Amid a flurry of splashy pandemic IPOs, a J&J-partnered Chinese biotech has emerged with one of the largest public raises in biotech history.

Legend Biotech, the Nanjing-based CAR-T developer, has raised $424 million on NASDAQ. The biotech had originally filed for a still-hefty $350 million, based on a range of $18-$20, but managed to fetch $23 per share, allowing them to well-eclipse the massive raises from companies like Allogene, Juno, Galapagos, though they’ll still fall a few dollars short of Moderna’s record-setting $600 million raise from 2018.

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As it hap­pened: A bid­ding war for an an­tibi­ot­ic mak­er in a mar­ket that has rav­aged its peers

In a bewildering twist to the long-suffering market for antibiotics — there has actually been a bidding war for an antibiotic company: Tetraphase.

It all started back in March, when the maker of Xerava (an FDA approved therapy for complicated intra-abdominal infections) said it had received an offer from AcelRx for an all-stock deal valued at $14.4 million.

The offer was well-timed. Xerava was approved in 2018, four years after Tetraphase posted its first batch of pivotal trial data, and sales were nowhere near where they needed to be in order for the company to keep its head above water.

Drug man­u­fac­tur­ing gi­ant Lon­za taps Roche/phar­ma ‘rein­ven­tion’ vet as its new CEO

Lonza chairman Albert Baehny took his time headhunting a new CEO for the company, making it absolutely clear he wanted a Big Pharma or biotech CEO with a good long track record in the business for the top spot. In the end, he went with the gold standard, turning to Roche’s ranks to recruit Pierre-Alain Ruffieux for the job.

Ruffieux, a member of the pharma leadership team at Roche, spent close to 5 years at the company. But like a small army of manufacturing execs, he gained much of his experience at the other Big Pharma in Basel, remaining at Novartis for 12 years before expanding his horizons.

Covid-19 roundup: Ab­b­Vie jumps in­to Covid-19 an­ti­body hunt; As­traZeneca shoots for 2B dos­es of Ox­ford vac­cine — with $750M from CEPI, Gavi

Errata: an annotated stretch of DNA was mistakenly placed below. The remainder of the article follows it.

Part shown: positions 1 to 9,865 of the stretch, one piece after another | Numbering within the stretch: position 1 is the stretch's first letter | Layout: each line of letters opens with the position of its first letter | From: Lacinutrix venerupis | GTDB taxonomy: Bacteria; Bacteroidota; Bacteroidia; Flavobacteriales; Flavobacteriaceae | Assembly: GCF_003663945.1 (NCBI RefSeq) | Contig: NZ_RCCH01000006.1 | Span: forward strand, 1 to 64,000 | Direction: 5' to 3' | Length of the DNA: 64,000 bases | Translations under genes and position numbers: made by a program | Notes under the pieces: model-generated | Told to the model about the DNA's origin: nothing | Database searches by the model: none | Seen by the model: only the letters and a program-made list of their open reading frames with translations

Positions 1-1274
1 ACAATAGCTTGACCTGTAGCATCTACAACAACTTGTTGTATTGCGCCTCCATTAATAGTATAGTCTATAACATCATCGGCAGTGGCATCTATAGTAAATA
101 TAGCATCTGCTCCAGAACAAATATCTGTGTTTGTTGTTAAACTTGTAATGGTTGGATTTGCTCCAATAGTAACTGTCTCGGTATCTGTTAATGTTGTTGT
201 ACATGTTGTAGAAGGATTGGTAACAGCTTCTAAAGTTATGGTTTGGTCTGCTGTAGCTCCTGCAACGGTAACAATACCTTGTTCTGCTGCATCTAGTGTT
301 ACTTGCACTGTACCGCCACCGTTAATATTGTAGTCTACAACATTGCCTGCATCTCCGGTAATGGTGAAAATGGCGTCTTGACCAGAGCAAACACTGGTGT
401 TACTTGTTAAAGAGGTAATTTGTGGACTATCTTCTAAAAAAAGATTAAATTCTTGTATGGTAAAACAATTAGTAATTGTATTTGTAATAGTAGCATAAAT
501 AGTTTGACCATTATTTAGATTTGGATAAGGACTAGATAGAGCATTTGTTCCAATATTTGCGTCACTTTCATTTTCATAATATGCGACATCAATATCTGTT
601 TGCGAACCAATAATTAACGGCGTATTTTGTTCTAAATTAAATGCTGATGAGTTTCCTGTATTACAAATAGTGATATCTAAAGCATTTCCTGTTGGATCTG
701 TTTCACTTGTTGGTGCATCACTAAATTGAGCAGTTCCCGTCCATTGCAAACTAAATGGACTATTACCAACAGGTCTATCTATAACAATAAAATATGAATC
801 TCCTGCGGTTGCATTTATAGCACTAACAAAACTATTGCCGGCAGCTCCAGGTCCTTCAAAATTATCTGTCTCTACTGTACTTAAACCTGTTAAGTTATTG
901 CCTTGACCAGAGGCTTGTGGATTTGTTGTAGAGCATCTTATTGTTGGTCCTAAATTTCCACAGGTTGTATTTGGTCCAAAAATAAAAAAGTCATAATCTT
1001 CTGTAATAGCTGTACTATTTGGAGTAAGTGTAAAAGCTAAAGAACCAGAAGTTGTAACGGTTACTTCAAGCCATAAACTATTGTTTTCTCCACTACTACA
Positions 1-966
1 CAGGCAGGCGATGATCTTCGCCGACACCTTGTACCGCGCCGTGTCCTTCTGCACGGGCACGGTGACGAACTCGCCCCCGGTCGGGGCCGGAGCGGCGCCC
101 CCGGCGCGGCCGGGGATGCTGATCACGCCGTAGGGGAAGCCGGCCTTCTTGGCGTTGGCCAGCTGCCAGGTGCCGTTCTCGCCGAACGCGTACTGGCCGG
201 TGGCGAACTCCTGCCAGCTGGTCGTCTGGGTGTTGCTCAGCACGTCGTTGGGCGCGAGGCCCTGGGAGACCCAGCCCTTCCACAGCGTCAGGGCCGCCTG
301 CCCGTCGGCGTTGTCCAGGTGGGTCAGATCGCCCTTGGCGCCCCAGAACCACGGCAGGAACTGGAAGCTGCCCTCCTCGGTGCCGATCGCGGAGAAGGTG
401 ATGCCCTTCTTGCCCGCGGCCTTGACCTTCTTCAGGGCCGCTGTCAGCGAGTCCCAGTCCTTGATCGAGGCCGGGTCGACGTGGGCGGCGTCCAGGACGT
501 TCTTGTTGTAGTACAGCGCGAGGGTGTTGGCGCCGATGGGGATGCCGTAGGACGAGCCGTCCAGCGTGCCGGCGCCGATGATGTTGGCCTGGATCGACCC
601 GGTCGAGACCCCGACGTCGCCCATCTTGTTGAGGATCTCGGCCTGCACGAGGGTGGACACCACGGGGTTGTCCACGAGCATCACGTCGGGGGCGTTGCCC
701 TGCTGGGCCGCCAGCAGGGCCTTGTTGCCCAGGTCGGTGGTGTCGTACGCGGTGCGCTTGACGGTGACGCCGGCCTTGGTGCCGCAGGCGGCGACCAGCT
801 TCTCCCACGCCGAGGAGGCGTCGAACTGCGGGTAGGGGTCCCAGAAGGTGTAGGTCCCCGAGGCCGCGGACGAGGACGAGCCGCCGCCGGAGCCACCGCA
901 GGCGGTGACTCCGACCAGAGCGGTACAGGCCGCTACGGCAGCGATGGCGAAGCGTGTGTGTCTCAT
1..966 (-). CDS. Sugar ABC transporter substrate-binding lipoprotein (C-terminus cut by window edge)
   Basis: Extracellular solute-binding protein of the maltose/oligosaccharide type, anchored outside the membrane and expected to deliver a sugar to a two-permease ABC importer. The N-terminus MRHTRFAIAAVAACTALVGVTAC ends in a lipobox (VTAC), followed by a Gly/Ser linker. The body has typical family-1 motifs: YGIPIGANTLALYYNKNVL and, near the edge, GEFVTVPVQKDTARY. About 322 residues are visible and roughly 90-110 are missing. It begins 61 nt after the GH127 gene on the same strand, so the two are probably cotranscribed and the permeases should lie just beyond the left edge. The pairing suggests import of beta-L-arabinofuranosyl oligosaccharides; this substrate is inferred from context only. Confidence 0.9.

Another Big Pharma is entering the Covid-19 antibody hunt.

AbbVie has announced a collaboration with the Netherlands’ Utrecht University and Erasmus Medical Center and the Chinese-Dutch biotech Harbour Biomed to develop a neutralizing antibody that can treat Covid-19. The antibody, called 47D11, was discovered by AbbVie’s three partners, and AbbVie will support early preclinical work, while preparing for later preclinical and clinical development. Researchers described the antibody in Nature Communications last month.

Is a pow­er­house Mer­ck team prepar­ing to leap past Roche — and leave Gilead and Bris­tol My­ers be­hind — in the race to TIG­IT dom­i­na­tion?

Roche caused quite a stir at ASCO with its first look at some positive — but not so impressive — data for their combination of Tecentriq with their anti-TIGIT drug tiragolumab. But some analysts believe that Merck is positioned to make a bid — soon — for the lead in the race to a second-wave combo immuno-oncology approach with its own ambitious early-stage program tied to a dominant Keytruda.

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Pfiz­er’s Doug Gior­dano has $500M — and some ad­vice — to of­fer a cer­tain breed of 'break­through' biotech

So let’s say you’re running a cutting-edge, clinical-stage biotech, probably public, but not necessarily so, which could see some big advantages teaming up with some marquee researchers, picking up say $50 million to $75 million dollars in a non-threatening minority equity investment that could take you to the next level.

Doug Giordano might have some thoughts on how that could work out.

The SVP of business development at the pharma giant has helped forge a new fund called the Pfizer Breakthrough Growth Initiative. And he has $500 million of Pfizer’s money to put behind 7 to 10 — or so — biotech stocks that fit that general description.

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Leen Kawas, Athira CEO (Athira)

Can a small biotech suc­cess­ful­ly tack­le an Ever­est climb like Alzheimer’s? Athi­ra has $85M and some in­flu­en­tial back­ers ready to give it a shot

There haven’t been a lot of big venture rounds for biotech companies looking to run a Phase II study in Alzheimer’s.

The field has been a disaster over the past decade. Amyloid didn’t pan out as a target — going down in a litany of Phase III failures — and is now making its last stand at Biogen. Tau is a comer, but when you look around and all you see is destruction, the idea of backing a startup trying to find complex cocktails to swing the course of this devilishly complicated memory-wasting disease would daunt the pluckiest investors.